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Saturday, June 6, 2015

Are Fiscal and Religious Conservatives Divorcing?

Recently, I wrote about the gap between libertarians and religious conservatives in the Republican Party ("The Koch Brothers and the Future of the Republican Party"). I noted that while religious conservatives, for the most part, remain opposed to same-sex marriage, libertarians do not. In fact, earlier this Spring David Koch and 378 other businesses and business leaders added their name to an amicus brief that urges the Supreme Court to legalize gay marriage.

More recently, writing in The New Republic (May 14th) Elizabeth Bruenig notes that Mike Huckabee’s opposition to overhauling social security and other criticisms of big business has turned many conservative leaders and media against his campaign. “What the conservative media machine’s destruction of Huckabee demonstrates is that the free market, anti-egalitarian wing of the GOP establishment has less patience for the Christian wing than it used to.” Similarly, the sociologist of religion, Peter Berger, reflecting on the battle over Indiana's religious freedom rights act (RFRA)  ("Virtue and Vice in Indiana"), notes that "something was new at the skirmish between virtue and vice in Walkerton, Indiana: The participation of important elements of the business community in the pro-gay campaign."
The cultural elite and the business elite are in process of merging. It is probably misleading to think of this in terms of “co-optation”—if anything, the two cultures are co-opting each other. Looked at from the viewpoints of progressive and conservative ideologues, one or the other co-optation can be viewed as “corruption”: The cultural elite (a.k.a. intelligentsia) has been “corrupted” by giving up its socialist ideals, thinking of itself as a hereditary aristocracy entitled to rule (like all aristocrats they seek to pass their privileges on to their children), and accepting greed and snobbery as acceptable personal values. Conversely, the business elite has been “corrupted” by opening itself up to previously excluded ethnic and racial groups, combining its old Protestant work ethic with a very un-Protestant liberality in all matters south of the navel.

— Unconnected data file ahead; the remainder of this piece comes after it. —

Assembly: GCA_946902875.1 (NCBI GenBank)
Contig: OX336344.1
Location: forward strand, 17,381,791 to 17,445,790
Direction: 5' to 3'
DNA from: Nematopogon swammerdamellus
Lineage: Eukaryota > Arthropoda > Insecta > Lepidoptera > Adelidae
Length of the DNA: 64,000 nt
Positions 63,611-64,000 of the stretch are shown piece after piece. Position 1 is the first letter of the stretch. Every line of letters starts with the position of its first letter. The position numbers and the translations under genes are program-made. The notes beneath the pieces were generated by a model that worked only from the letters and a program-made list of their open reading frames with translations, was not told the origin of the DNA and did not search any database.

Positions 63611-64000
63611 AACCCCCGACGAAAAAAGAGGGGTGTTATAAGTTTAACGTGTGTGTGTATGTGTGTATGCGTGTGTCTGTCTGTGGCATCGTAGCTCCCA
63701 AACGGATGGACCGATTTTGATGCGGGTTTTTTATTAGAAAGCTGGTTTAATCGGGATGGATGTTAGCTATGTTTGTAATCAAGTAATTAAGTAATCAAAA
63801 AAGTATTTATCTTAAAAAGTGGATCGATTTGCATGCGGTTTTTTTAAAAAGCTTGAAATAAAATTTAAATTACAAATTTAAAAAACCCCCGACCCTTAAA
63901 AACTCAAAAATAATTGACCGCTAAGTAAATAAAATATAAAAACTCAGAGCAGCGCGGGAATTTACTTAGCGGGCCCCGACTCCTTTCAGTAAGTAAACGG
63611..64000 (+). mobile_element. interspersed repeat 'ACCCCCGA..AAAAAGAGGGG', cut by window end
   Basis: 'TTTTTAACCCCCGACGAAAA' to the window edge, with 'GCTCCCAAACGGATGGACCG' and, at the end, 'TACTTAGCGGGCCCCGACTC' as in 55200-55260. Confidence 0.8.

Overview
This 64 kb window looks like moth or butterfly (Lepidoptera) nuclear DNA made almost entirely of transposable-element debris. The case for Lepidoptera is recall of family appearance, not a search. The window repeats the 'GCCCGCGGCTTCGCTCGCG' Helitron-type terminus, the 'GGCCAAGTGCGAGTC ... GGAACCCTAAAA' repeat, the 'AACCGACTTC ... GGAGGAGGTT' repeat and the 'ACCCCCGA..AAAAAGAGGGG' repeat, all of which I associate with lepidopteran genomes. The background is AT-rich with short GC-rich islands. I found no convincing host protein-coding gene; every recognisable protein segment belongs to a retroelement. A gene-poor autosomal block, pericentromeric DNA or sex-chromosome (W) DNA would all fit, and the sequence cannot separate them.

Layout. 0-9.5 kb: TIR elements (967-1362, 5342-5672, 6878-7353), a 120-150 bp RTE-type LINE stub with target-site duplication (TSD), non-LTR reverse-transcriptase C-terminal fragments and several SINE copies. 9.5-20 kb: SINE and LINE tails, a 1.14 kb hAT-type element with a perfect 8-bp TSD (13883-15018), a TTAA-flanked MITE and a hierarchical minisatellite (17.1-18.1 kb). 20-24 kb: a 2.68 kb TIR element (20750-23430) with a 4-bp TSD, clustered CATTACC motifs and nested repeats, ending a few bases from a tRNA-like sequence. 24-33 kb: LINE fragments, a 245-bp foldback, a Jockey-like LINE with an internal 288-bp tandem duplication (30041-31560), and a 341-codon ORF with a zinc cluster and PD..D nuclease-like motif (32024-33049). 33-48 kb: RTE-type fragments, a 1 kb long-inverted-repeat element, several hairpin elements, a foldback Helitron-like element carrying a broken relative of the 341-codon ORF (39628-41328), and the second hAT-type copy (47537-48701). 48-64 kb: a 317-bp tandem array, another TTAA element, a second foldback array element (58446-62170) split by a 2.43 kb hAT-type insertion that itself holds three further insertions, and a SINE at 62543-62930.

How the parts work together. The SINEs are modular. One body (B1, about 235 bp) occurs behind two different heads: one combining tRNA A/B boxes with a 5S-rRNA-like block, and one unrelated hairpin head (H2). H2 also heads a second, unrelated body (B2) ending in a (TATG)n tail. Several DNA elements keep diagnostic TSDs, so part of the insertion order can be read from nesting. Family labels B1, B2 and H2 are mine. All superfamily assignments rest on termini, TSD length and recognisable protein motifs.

As I noted in my earlier post, this trend could have some interesting implications for American politics. If fiscal conservatives in the Republican Party emerge victorious, where will the religious conservatives go? We may return to a time when religious belief and practice (or the lack thereof) are not as closely aligned with political parties as they are today. As Robert Putnam and David Campbell note (American Grace: How Religion Divides and Unites Us) this was the situation in America prior to the 1960s and 70s. Such a return may not be a bad thing.

Note: Much of what appears above was brought to my attention in the June 2015 issue of Religion Watch, which requires a subscription to access.

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